I know what you’re saying, Josh. I’d have to say that it’s domestic violence. I’ve always been slightly torn on wishing it had never happened. For one, I may never have known I had a backbone. And two, I’m not totally sure I’d be as empathetic as I am today. Yes, I’m compassionate by nature. I was raised to go the extra mile and to be a good, helpful person. But I now have empathy on such a deep, amazing level. I truly feel others’ pain – even if it has nothing to do with abuse. Of course, I’ve also lost over 100 pounds and have overcome numerous health obstacles. So, even if I had dealt with obesity and severe illness without domestic violence being a “cause,” I still don’t think I’d have been as empathetic toward others who are suffering with horrific health issues, and who are struggling to lose large amounts of weight. I think I’d have had compassion on them, yes, but the magnitude of empathy I now have in my heart wouldn’t be there if I hadn’t walked such a long, dark, hopeless (in my eyes) path of horrible abuse.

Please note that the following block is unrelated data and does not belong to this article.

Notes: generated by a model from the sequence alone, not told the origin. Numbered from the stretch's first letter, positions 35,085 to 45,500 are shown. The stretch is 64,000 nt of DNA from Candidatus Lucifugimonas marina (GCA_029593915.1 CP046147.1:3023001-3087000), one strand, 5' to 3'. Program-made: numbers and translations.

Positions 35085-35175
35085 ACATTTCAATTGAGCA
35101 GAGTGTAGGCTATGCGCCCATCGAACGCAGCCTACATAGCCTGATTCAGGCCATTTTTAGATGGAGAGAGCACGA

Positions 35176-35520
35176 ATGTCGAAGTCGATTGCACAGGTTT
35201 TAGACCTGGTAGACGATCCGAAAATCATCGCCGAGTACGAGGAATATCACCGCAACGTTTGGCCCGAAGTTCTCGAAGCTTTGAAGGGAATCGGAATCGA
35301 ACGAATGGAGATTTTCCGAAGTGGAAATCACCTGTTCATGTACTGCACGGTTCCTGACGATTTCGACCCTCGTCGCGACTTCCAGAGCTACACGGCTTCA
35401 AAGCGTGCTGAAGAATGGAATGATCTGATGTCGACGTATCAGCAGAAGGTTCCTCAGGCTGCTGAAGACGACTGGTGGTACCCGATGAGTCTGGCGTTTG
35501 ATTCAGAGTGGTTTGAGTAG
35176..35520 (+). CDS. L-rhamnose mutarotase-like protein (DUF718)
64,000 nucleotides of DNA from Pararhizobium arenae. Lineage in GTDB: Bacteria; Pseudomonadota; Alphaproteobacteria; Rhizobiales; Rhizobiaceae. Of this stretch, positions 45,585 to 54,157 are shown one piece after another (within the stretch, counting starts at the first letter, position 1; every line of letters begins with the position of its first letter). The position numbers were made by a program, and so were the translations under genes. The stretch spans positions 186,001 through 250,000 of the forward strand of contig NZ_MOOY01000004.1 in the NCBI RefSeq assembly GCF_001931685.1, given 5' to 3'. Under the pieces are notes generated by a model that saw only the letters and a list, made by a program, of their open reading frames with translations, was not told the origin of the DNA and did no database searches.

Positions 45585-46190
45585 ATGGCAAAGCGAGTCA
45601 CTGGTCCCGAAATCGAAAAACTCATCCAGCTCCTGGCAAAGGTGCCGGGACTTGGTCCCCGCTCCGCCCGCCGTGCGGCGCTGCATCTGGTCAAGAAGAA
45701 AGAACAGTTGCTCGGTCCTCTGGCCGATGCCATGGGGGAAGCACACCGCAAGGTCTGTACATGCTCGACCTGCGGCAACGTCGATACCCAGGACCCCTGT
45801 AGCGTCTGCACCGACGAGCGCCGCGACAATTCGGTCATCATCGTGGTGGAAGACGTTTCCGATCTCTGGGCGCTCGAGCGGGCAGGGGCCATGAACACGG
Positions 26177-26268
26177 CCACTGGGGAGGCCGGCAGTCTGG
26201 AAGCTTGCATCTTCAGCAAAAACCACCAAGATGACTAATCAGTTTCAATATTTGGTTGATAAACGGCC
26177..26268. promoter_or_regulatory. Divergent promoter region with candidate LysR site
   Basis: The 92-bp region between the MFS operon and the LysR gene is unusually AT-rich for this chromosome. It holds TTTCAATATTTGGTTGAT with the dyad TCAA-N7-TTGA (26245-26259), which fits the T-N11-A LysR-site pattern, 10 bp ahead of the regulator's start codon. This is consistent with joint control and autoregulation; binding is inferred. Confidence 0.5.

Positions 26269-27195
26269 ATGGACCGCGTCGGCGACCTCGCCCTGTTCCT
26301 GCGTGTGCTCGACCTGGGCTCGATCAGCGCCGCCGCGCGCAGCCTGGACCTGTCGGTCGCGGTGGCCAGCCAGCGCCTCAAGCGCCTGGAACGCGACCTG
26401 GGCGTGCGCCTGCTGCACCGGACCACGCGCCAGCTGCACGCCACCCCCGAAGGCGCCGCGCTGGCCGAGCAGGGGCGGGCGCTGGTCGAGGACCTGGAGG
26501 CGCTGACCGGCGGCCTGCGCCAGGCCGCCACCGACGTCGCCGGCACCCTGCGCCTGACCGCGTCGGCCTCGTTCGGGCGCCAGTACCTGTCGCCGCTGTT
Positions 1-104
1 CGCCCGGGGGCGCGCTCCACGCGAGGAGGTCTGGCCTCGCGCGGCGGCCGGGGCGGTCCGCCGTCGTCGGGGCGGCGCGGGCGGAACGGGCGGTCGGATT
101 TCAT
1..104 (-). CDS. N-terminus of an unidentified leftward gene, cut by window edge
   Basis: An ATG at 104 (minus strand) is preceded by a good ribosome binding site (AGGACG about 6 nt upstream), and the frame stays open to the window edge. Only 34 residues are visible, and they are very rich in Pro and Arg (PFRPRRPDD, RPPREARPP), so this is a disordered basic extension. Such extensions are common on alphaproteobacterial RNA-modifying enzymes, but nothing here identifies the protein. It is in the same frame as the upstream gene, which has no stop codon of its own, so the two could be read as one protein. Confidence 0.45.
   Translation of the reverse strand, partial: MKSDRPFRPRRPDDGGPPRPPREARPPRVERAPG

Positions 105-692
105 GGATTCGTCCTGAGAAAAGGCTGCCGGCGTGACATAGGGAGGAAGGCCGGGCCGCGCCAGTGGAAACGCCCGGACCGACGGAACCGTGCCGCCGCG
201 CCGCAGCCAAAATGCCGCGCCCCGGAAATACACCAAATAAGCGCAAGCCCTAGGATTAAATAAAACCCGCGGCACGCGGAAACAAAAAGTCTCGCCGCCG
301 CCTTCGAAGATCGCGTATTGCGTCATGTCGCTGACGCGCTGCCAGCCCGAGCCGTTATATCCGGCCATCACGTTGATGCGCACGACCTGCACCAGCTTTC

So, for me, it’s domestic violence. No, I wouldn’t go back and change it. It’s made me who I am. And I can now share my heart through words and testimony and inspire readers and give them hope that, they too, can overcome the obstacles in their life – or at minimum learn to be thankful for them and how to live with them and be a shining light in the darkness.

    *smiles*
    Michele

  • Lori | Jane Be Nimble October 3, 2009, 10:20 am

    Hi Josh,
    This is deep.

    I must admit that I typed out a comment, erased it, typed a new one, then erased it again.

    You’ve hit upon a really interesting point, and I’m going to have to chew on this for awhile. (And, no way I’d delete this post, either!)

  • Jessica Marie October 3, 2009, 1:49 pm

    I have to agree with Laura. My pain and experience have given me empathy. When I meet someone who has had a small child taken from their lives through disease, I can better relate and help them instead of not being able to think of anything to say. Through the diseases, the heartache, and obstacles I have been shaped into the person I am today.